1. House and Senate leaders have been arguing for months about whether to renew scores of tax breaks for U.S. businesses and individuals that expired on Dec. 31. The wide-ranging incentives include a credit for wind energy producers, a provision letting corporations defer U.S. taxes on overseas lending profits, and a break for Nascar racetracks. There’s broad support for the extensions—the fight is over the best way to approve them and whether to make them permanent.
2. Some conservative activists are urging Republicans not to do that, saying an imperfect tax cut bill is better than nothing. Even if senators can work it out, the bill would have a tough time in the House, where GOP leaders plan to bring only some of the extensions to a vote, individually, and want to make them permanent. The dispute may not be resolved until after the November elections, when the lame-duck Congress could hastily vote to temporarily extend the tax breaks—and make them retroactive for all of 2014—on the way out the door.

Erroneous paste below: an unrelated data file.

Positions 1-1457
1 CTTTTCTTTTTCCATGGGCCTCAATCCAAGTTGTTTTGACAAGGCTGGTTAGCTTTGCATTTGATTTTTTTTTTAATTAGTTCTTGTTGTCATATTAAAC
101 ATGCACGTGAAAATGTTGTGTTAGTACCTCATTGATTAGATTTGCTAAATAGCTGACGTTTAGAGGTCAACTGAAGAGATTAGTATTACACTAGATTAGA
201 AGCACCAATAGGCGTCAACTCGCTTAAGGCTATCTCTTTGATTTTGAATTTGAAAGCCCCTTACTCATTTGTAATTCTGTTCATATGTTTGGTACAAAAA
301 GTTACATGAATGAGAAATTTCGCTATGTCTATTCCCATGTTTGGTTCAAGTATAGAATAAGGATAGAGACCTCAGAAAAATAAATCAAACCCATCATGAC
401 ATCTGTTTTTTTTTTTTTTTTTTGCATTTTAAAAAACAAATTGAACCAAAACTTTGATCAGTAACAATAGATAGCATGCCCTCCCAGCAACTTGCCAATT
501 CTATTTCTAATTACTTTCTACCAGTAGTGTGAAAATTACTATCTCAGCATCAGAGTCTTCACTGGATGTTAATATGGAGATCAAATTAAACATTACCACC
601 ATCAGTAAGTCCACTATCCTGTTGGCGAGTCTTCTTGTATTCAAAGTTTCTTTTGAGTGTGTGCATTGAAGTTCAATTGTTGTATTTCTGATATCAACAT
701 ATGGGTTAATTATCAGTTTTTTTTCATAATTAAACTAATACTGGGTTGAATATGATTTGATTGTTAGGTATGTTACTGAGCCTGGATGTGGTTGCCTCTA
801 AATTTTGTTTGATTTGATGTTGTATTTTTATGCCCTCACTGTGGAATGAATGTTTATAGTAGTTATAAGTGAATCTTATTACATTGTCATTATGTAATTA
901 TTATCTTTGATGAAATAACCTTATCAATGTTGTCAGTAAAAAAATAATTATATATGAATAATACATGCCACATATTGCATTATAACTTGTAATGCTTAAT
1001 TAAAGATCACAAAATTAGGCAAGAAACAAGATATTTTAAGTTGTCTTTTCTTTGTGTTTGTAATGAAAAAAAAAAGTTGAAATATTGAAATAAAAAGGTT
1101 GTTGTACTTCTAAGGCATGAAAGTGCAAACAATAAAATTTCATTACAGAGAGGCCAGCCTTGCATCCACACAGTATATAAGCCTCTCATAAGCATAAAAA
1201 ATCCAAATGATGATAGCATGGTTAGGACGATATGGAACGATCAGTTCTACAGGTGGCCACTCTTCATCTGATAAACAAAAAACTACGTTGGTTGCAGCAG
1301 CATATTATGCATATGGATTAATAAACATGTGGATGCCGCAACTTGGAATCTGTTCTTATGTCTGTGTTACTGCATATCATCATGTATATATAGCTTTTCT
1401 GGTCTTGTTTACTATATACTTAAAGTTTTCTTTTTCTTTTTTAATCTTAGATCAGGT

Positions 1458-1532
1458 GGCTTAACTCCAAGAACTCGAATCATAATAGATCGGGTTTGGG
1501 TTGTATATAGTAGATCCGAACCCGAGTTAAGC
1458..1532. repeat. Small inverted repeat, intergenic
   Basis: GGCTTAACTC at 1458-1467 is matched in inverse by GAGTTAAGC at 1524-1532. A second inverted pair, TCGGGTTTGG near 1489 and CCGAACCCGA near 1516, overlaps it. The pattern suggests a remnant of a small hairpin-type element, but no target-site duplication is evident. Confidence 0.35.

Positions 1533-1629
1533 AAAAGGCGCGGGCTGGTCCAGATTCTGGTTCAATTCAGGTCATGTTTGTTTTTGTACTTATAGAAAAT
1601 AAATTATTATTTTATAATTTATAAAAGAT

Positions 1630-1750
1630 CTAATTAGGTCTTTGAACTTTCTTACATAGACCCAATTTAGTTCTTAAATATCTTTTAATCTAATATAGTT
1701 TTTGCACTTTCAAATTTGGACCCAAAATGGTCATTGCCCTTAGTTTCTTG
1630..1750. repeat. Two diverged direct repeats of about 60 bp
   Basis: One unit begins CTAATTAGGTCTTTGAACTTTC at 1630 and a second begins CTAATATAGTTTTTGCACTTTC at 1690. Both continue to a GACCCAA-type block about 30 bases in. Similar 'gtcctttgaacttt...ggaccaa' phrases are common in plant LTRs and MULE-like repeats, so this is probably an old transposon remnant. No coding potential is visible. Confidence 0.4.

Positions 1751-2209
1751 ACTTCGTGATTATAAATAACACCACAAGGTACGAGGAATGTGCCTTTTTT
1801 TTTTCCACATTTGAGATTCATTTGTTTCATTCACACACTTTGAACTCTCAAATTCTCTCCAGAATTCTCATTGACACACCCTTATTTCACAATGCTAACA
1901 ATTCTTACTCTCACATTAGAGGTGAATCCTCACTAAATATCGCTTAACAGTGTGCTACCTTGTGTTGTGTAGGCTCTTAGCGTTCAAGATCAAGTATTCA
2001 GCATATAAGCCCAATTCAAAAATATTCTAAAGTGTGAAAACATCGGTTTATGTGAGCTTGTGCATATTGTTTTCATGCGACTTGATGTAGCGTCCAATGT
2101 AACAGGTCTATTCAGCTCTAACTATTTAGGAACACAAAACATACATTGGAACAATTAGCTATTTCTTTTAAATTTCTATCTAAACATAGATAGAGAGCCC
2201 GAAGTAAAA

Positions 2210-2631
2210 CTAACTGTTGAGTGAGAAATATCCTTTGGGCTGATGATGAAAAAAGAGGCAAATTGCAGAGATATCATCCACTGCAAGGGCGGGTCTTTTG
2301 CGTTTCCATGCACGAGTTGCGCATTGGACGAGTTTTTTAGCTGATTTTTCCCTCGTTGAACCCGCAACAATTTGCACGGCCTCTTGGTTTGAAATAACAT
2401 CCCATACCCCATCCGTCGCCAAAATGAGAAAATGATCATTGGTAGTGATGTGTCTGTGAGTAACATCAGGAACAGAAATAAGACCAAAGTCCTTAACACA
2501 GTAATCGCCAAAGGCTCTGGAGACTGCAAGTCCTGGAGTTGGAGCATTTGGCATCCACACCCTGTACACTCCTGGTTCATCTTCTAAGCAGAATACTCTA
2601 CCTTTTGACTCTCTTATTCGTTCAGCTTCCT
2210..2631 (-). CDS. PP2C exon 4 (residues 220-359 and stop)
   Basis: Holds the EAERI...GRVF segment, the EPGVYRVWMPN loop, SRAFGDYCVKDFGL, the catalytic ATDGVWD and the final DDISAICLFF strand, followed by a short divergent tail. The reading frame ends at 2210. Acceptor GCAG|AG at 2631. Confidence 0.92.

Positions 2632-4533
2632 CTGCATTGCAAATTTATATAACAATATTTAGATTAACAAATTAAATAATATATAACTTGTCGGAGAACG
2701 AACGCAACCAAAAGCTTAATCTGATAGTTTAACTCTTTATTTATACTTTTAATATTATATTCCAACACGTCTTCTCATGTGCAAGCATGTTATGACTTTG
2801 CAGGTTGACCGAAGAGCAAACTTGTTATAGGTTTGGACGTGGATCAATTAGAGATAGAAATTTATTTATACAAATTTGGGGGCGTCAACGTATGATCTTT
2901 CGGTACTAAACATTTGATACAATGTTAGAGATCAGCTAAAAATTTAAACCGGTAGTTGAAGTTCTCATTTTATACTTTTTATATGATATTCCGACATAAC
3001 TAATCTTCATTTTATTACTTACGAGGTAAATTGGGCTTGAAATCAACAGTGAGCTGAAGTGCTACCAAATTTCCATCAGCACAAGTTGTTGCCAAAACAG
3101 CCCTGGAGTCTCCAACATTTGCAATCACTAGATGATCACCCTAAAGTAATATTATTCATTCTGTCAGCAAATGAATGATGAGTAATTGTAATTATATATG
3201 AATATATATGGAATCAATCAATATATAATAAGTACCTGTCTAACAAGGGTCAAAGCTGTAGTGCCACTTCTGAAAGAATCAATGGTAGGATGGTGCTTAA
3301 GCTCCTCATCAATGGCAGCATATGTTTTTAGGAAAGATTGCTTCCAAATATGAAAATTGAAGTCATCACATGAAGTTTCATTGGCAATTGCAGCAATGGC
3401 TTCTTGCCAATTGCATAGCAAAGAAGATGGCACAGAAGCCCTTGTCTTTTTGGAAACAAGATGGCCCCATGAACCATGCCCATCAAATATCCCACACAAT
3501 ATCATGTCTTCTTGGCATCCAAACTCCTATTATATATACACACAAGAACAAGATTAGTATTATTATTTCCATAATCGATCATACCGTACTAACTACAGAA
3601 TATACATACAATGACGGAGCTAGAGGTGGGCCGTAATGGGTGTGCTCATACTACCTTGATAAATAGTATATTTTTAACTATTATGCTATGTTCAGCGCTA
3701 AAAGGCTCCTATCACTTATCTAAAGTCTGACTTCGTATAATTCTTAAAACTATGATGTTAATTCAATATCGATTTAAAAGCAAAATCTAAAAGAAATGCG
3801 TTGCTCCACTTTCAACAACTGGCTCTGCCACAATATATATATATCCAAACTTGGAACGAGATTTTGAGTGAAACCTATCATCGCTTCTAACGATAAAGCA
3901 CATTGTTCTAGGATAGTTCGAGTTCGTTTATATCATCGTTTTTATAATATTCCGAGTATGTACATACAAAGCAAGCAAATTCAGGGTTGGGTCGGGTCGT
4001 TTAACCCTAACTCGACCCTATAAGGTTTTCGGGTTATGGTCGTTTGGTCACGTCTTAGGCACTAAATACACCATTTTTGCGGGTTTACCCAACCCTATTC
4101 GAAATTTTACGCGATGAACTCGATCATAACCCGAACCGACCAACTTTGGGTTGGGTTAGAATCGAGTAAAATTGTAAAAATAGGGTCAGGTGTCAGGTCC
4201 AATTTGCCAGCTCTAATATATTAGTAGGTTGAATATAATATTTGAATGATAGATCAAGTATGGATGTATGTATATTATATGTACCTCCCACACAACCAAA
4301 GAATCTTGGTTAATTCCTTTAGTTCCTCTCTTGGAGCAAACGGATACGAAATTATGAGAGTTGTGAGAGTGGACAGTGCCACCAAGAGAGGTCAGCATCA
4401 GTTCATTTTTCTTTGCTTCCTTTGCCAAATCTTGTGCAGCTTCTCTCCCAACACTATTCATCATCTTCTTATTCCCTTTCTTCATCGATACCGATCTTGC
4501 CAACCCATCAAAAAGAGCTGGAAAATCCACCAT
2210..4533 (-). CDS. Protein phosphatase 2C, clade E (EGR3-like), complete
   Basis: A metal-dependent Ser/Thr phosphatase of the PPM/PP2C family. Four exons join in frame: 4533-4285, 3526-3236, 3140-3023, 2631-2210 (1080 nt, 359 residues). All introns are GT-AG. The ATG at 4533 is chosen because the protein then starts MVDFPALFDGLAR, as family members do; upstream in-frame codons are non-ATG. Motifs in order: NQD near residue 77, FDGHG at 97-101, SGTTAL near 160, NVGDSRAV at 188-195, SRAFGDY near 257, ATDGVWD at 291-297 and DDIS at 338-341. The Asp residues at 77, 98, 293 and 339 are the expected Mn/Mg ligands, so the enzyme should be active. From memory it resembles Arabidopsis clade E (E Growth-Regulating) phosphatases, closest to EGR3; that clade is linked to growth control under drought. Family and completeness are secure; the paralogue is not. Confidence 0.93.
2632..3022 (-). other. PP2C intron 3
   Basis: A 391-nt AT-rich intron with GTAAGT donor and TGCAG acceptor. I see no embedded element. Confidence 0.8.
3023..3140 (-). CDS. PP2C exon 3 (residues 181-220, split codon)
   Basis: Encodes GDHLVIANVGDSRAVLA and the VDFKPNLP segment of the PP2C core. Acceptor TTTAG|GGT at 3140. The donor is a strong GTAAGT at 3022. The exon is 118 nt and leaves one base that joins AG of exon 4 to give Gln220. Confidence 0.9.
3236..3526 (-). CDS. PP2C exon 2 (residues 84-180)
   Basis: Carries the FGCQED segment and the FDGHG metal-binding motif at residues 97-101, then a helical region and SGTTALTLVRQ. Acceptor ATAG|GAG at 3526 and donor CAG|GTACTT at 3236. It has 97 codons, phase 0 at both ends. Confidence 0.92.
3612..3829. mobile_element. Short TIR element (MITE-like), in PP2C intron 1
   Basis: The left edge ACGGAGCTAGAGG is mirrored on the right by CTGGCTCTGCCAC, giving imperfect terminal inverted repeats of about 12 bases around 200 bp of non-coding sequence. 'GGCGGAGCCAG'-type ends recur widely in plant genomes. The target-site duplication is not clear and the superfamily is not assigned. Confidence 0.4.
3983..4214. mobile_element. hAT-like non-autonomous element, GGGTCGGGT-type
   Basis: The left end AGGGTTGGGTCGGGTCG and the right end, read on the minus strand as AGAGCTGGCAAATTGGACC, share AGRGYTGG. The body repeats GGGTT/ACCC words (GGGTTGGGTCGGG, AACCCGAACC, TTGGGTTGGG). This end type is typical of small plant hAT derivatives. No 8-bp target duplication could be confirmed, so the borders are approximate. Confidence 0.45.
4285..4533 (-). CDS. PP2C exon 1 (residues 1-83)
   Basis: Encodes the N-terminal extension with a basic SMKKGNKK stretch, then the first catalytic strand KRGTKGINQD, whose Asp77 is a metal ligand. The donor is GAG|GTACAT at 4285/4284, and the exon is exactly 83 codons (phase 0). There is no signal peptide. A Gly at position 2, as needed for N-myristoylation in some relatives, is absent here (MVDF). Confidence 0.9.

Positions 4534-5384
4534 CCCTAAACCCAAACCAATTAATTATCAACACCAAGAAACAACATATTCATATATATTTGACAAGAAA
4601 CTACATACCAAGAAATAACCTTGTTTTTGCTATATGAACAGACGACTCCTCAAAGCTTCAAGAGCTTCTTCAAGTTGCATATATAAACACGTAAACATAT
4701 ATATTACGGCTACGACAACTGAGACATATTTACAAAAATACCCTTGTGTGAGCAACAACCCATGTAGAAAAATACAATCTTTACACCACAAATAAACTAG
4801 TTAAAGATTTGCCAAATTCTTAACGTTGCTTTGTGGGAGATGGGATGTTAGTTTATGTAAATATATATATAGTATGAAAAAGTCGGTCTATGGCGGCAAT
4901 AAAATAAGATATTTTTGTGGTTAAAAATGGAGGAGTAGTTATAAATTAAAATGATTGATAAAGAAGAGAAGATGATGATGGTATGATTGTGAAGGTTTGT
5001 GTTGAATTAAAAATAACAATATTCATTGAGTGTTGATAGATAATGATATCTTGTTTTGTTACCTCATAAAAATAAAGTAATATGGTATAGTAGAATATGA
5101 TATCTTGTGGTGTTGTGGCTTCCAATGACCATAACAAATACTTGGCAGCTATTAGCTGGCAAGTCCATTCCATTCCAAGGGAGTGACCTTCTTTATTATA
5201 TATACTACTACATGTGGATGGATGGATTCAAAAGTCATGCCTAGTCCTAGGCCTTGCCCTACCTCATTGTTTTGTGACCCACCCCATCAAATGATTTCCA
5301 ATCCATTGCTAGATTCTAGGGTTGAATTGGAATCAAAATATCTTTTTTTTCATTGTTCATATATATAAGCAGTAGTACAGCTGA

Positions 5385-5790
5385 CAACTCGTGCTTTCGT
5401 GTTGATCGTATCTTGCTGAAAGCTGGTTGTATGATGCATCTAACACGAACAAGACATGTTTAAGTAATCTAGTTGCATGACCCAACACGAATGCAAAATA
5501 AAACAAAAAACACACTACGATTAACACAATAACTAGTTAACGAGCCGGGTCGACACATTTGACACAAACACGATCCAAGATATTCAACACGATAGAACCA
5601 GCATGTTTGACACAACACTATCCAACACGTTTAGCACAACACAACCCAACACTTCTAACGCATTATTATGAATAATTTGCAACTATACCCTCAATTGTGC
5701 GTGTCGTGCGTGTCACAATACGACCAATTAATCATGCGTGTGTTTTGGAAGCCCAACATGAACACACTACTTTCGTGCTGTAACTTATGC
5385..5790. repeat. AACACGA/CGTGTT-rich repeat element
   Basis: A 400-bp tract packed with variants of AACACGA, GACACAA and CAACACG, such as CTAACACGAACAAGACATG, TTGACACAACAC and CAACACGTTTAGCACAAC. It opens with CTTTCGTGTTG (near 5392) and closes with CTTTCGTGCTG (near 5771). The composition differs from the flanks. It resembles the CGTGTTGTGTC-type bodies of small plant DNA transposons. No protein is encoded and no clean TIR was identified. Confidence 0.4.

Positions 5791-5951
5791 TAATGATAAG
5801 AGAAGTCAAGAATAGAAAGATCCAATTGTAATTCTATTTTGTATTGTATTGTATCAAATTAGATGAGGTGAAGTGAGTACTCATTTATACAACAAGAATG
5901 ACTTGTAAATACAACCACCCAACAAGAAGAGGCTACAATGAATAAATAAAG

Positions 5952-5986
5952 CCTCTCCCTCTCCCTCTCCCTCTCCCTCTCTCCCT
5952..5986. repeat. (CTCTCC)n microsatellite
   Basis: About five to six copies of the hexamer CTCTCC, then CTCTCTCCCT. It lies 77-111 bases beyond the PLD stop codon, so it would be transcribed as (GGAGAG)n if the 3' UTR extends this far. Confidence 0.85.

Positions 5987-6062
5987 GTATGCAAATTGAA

3. Senate Democrats want a vote on a single bill, the EXPIRE Act of 2014, that would extend the breaks through 2015. Many Senate Republicans are fine with that—as long as they get the chance to vote on amendments that would change some provisions and add new ones that take aim at the White House. Example: a repeal of the Affordable Care Act’s excise tax on medical devices. Republicans could use procedural tactics to stall the bill if Democrats won’t agree to the amendments.